Ronald Epstein

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There was a comment earlier regarding Lowry restorations. I felt they did a terrific job with Dr. No, From Russia, With Love, Goldfinger and Thunderball. I ask why You Only Live Twice has a blue tint to it, On Her Majesty's Secret Service has definite color issues and Diamonds Are Forever shifts colors thru out. I recently viewed them on Amazon Prime and they looked terrific. Will we ever get to see these Bond titles perfected? I have seen them enough times since their release theatrically to know what they should look like. This is also why I haven't prerecorded the upcoming The Good The Bad and The Ugly. Having seen it almost 80 times theatrically since its initial release in 1967, I KNOW what it should look like and the recent Kino release (I thank them for the original UA Transam logo!) still doesn't resemble what I saw. There was an older Italian out of release Region B disc for The Good, The Bad and The Ugly that looked beautiful. I would love to hear some comments and thank you.

Yes, but didn't Lowry screw up big time on LIVE AND LET DIE? I remember that the initial release had completely incorrect colors in the opening credits.
 

MatthewA

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Lowry fucked up a bunch of Disney movies in the 2000s IIRC. Weren't they responsible for the "wrongly restored" Cinderella?
 

Ray H

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There was a comment earlier regarding Lowry restorations. I felt they did a terrific job with Dr. No, From Russia, With Love, Goldfinger and Thunderball. I ask why You Only Live Twice has a blue tint to it, On Her Majesty's Secret Service has definite color issues and Diamonds Are Forever shifts colors thru out. I recently viewed them on Amazon Prime and they looked terrific. Will we ever get to see these Bond titles perfected? I have seen them enough times since their release theatrically to know what they should look like. This is also why I haven't prerecorded the upcoming The Good The Bad and The Ugly. Having seen it almost 80 times theatrically since its initial release in 1967, I KNOW what it should look like and the recent Kino release (I thank them for the original UA Transam logo!) still doesn't resemble what I saw. There was an older Italian out of release Region B disc for The Good, The Bad and The Ugly that looked beautiful. I would love to hear some comments and thank you.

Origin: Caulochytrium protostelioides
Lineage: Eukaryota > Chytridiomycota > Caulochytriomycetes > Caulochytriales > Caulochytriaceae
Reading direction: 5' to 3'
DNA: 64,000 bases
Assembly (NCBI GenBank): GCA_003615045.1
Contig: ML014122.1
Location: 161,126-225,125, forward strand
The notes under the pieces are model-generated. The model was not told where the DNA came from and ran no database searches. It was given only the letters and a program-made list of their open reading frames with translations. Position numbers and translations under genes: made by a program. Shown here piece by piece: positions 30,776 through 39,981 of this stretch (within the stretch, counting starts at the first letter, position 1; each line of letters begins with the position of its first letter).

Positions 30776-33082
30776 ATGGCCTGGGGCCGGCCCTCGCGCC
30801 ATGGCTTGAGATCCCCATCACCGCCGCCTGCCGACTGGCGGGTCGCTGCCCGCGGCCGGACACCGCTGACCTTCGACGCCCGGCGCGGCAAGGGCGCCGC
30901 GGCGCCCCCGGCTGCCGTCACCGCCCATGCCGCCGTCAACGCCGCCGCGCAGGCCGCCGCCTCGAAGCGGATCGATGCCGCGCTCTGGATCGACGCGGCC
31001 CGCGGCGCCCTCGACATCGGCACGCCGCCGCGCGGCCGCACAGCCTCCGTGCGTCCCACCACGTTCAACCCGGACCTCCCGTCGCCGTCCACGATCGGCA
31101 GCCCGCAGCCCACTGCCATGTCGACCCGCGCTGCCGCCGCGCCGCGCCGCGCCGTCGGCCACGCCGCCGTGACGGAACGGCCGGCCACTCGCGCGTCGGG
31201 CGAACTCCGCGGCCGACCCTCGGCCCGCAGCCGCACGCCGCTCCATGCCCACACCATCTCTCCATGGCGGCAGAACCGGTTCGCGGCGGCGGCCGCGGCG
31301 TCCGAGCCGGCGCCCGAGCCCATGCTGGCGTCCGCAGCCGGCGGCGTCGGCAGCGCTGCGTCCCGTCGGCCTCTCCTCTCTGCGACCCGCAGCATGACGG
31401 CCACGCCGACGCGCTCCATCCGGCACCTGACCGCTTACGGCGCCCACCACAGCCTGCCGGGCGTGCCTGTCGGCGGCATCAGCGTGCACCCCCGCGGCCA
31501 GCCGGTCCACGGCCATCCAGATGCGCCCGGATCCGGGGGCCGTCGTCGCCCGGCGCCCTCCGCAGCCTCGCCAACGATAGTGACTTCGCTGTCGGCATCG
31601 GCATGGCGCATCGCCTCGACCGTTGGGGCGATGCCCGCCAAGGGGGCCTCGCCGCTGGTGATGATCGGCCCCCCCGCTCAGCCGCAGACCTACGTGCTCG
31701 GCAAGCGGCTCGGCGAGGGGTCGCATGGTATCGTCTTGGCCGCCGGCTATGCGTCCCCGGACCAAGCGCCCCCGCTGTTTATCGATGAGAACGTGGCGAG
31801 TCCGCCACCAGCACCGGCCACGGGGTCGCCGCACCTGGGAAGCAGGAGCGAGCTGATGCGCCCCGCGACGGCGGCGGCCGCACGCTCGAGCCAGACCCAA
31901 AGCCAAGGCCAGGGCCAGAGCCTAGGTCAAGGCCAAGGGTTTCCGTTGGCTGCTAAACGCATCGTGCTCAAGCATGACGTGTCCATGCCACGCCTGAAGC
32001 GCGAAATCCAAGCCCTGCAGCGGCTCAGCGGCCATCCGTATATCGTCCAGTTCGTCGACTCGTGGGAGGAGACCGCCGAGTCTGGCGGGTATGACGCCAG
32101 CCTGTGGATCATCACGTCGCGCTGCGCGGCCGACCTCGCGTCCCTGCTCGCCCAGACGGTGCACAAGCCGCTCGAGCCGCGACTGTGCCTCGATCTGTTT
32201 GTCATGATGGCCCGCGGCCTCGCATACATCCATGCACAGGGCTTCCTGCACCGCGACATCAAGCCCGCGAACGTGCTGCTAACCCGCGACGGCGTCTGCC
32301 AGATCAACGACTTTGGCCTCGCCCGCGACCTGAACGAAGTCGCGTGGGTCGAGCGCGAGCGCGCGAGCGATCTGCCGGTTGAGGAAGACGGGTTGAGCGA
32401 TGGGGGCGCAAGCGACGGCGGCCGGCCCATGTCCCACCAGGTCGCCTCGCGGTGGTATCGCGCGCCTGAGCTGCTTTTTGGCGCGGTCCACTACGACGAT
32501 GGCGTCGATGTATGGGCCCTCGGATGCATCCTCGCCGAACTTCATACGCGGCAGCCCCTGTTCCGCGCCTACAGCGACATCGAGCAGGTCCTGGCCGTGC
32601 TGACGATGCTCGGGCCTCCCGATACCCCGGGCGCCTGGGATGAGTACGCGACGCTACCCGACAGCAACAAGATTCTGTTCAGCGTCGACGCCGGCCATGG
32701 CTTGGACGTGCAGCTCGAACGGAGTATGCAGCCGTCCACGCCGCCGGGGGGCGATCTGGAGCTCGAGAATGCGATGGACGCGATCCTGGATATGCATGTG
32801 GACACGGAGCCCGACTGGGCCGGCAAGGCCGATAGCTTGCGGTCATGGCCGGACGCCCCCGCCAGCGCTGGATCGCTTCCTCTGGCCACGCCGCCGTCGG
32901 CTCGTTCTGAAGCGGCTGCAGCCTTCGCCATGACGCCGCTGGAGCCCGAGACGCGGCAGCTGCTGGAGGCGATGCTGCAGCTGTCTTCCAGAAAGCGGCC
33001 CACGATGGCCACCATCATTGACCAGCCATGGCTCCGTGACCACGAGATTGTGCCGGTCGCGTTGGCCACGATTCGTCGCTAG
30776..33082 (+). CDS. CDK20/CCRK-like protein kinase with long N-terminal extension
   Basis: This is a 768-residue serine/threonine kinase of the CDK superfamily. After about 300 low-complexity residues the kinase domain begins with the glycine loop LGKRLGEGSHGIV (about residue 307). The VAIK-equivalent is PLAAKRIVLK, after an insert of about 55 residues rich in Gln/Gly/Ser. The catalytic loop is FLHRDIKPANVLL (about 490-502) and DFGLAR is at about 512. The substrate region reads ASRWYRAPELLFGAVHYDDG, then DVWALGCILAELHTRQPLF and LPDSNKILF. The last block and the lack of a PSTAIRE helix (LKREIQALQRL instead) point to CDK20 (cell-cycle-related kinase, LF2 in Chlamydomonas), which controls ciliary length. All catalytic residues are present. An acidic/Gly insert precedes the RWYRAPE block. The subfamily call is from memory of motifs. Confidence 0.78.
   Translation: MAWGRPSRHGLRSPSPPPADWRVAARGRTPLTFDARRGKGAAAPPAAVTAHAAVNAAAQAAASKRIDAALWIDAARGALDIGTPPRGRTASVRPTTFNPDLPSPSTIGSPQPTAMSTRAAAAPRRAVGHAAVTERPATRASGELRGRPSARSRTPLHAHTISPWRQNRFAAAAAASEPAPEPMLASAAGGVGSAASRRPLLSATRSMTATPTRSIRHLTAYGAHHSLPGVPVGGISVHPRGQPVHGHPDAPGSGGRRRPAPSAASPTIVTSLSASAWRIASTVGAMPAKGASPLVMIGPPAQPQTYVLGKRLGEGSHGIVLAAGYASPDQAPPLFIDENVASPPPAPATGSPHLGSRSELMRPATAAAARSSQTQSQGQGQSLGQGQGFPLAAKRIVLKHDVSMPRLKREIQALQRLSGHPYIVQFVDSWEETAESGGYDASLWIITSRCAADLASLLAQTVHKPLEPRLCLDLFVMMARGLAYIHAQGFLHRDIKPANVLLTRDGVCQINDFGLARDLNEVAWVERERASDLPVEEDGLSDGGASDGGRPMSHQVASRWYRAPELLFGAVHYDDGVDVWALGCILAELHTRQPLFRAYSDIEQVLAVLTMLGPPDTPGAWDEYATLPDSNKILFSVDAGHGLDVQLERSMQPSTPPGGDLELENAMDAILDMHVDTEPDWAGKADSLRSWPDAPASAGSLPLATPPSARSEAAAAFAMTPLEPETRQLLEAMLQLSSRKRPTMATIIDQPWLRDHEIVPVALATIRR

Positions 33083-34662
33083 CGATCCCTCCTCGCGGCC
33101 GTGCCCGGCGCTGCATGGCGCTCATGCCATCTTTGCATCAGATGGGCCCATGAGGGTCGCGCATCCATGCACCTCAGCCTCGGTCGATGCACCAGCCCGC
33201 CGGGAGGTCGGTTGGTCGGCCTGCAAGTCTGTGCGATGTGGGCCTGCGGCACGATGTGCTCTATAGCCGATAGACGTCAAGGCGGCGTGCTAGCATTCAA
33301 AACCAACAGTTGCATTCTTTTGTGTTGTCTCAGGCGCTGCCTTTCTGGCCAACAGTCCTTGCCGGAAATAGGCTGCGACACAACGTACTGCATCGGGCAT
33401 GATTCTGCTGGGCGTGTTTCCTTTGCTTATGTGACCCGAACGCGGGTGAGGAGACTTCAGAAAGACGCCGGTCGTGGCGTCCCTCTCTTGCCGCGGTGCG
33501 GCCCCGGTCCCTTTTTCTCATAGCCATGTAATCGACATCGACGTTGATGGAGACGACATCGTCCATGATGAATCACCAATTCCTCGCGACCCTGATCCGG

Much of Lowry's work on the Bond movies was done in the mid '00s and I fear they don't hold up all that well. Their software can lead to a lot of distracting artifacts I noticed when viewing the Connery films in 4K via iTunes a few months back.
 

titch

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Much of Lowry's work on the Bond movies was done in the mid '00s and I fear they don't hold up all that well. Their software can lead to a lot of distracting artifacts I noticed when viewing the Connery films in 4K via iTunes a few months back.
I've recently watched the Connery Bonds up to You Only Live Twice, plus On Her Majesty's Secret Service, from the blu-rays, projected onto a 130 inch screen. There were surprisingly few artifacts to be seen and I suspect the steaming versions on iTunes introduce compression artifacts that are not present on the blu-rays. The only transfer that is noticeably problematic, is Thunderball. Those Lowry digital scans and restorations from pre 2008 must be among the first performed in 4K resolution.
 

Robert Harris

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Our project began with research and prep around August of 2006, which continued well into test scanning around January of 2007. Search for elements continued throughout the entire process, and up until the final color and clean in the summer of 2007.

I can't speak to Mr. Crisp's dates, but I know we were working concurrently on both coasts.
 

Josh Steinberg

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I thought the 4K-sourced restorations of the first Bond films were a Nov/Dec 2006 DVD release - yes, DVD, but the work was done in 4K and has since been released on BD and now 4K streaming.